When Should You Charge Your Smartphone?

There’s a lot of public opinion about the best way to charge your smartphone. Most people take the easy route and simply plug it in while they sleep, letting it charge to 100% overnight. But is this the absolute optimal way to charge your phone? It may come as a surprise, but there exists an even better way to manage your battery for maximum lifespan.

What’s Inside the Phone?


To better understand how to treat a phone’s battery, we first have to look at what the battery is made of. If you’re using at least a semi-modern phone, you’ll find that it’s using a battery that’s based on lithium-ion. This is a very popular choice of smartphone battery these days and finds itself in a vast amount of units.

Lithium-ion batteries, unfortunately, don’t last forever. As it’s charged and discharged, it will begin to age and wear down. This is represented by the battery not holding its charge as well as it used to. You may have noticed this on an old smartphone; perhaps it used to go all day without charging, but these days, it goes flat in half the time. The time between removing the charger and plugging it in is called a “cycle,” and batteries may come with a cycle life expectancy.

So how do lithium-ion batteries respond to being charged in different ways?

Charging Methods

Thankfully, the people over at Battery University did a report on lithium-ion batteries. They looked at a study where lithium-ion batteries were charged and discharged at different charge ranges. This range is called the “state-of-charge,” or “SoC.” They then monitored how much the battery’s ability to hold a charge wore down as the battery underwent several hundred cycles. You can see the graph of results as figure 6 on their report.

From the graph, we can see that the absolute best way to keep your battery healthy is by charging it to 75%, then discharging down to 65%. Unfortunately, this is not a realistic expectation for a smartphone battery! It won’t be much of a “mobile phone” if you need to plug it in after a measly 10% discharge.

Thankfully, the second-best result is much more manageable; 75% to 45%. Batteries charged within this range kept just under 90% of their original charge retention after 6500 cycles. That’s a lot of charging!

By looking at the third best result, we can see that 75%-25% is the next optimal range. 85%-25% is the fourth best, albeit quite a way away from third. From this, we can see that lithium-ion batteries (when charged under realistic conditions for a smartphone) like to be charged up to around 75%, with 80% being a fine hard limit. This becomes more evident when you note that the bottom three performing lifespans all charged the battery to a full 100%. For discharging, it’s best to begin charging at around 50%, but 40% seems like a fine limit to go to if you need the extra lifespan.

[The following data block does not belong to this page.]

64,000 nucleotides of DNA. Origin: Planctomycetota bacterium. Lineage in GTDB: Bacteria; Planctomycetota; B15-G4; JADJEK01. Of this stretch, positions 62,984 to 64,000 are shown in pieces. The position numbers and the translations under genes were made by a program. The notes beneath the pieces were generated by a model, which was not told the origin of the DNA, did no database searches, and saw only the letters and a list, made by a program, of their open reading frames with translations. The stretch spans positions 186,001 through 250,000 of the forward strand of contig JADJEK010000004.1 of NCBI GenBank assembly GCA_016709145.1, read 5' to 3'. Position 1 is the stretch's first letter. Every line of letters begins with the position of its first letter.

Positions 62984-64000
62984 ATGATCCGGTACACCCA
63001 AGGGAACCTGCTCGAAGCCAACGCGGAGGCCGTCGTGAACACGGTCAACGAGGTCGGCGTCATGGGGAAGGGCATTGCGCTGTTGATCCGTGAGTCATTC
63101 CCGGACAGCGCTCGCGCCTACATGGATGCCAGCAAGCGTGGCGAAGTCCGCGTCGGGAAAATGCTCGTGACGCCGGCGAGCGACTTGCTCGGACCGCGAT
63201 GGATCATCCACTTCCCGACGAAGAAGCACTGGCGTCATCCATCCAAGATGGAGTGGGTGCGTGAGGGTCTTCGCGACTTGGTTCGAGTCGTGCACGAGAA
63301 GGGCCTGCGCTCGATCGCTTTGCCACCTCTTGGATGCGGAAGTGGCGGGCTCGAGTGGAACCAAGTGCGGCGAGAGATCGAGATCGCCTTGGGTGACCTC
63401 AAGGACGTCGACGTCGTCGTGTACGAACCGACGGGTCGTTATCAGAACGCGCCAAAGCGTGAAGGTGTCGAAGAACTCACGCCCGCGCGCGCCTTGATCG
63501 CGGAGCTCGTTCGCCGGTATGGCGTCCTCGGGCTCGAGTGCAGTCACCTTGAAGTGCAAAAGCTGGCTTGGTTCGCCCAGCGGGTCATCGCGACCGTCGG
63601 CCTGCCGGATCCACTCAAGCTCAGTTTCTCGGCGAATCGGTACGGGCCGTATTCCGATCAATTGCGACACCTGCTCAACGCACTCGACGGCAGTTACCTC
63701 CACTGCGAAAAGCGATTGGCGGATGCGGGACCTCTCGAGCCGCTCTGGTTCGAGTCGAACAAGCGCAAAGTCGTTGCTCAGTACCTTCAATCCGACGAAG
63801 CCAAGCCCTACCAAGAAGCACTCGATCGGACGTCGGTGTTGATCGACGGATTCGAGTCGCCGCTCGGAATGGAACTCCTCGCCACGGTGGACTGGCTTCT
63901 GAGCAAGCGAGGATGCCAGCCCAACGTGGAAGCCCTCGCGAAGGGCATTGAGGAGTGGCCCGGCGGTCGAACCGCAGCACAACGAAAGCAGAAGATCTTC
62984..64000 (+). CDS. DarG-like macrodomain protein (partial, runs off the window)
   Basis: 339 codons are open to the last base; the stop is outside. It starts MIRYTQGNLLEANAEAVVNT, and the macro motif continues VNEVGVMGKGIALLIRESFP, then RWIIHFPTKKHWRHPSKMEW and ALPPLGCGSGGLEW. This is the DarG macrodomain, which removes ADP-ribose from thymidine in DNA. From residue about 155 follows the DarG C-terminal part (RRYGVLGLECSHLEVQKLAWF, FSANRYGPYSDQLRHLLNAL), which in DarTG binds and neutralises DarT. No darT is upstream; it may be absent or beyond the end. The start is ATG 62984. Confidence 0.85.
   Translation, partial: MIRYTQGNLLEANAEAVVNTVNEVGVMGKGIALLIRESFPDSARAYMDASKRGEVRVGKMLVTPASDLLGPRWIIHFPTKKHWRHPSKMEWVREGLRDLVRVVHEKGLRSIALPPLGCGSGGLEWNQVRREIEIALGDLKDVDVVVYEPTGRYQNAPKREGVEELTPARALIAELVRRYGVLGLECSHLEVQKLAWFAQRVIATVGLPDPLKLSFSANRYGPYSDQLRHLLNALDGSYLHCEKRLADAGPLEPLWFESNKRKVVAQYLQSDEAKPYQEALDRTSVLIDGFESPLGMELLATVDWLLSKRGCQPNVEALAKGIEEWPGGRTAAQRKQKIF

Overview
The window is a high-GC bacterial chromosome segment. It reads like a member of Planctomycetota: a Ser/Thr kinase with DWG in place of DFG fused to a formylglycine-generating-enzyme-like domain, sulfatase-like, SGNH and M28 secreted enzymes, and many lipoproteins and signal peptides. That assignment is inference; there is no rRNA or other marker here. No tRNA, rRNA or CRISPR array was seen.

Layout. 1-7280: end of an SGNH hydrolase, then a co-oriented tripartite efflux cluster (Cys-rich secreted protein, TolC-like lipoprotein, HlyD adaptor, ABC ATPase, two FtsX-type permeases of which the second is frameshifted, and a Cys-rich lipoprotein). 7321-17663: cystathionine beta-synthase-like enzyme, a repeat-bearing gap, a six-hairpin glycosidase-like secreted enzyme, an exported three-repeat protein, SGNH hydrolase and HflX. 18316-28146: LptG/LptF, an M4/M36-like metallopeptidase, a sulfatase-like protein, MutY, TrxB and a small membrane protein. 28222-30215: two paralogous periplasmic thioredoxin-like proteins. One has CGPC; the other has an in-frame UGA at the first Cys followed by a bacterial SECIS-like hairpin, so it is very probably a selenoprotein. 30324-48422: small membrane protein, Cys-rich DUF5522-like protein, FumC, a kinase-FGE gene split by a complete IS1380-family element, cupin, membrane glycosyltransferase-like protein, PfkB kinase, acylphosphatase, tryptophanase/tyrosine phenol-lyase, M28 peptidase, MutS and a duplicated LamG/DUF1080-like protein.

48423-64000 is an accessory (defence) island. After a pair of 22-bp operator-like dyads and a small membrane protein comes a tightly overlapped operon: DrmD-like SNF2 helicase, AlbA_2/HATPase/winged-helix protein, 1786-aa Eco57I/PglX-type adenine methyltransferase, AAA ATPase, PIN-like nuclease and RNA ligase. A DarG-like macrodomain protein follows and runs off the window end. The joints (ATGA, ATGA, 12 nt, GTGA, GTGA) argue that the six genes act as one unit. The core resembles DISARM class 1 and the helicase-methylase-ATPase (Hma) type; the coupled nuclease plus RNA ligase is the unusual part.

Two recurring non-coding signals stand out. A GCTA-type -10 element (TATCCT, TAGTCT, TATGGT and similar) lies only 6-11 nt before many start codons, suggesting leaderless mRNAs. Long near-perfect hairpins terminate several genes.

But What About Battery Memory?


If you used early models of mobile phones, all this advice may fly in the face of the wisdom you’ve learnt. Perhaps you read the manuals for those phones and saw the dire warnings to always charge it to maximum when it’s first out of the box as well as fully discharging it before charging again. If you didn’t, you ended up shortening the battery’s lifespan. This was referred to as “battery memory.”

If you’re still in this camp, fear no more! The battery memory effect occurred back when mobile phones used nickel-cadmium and nickel-metal-hydride batteries. With the newer lithium-ion batteries being the norm, memory is no longer a thing, meaning you can do partial charges without damaging the battery. In fact, as shown above, the real killer is not partially charging them!

What Happens If I Fully Charge?


This is all well and good, but for some people, charging to around 80% and stopping is unrealistic. Perhaps the only charge time available to them is while they’re asleep, and nobody wants to wake themselves up in the middle of the night just to unplug a phone!

If you want to charge to 100% every time, your battery won’t explode or suddenly die on you. All it will do is cause more strain on the battery and cause it to wear down faster. Whether or not you want to go through the fuss of micromanaging the battery for a little more longevity is up to you. If you really want to charge to 100%, try recharging the phone when it reaches the 50% mark. Out of all the SoC ranges that charged to 100%, the one that recharged at 50% gave the best results.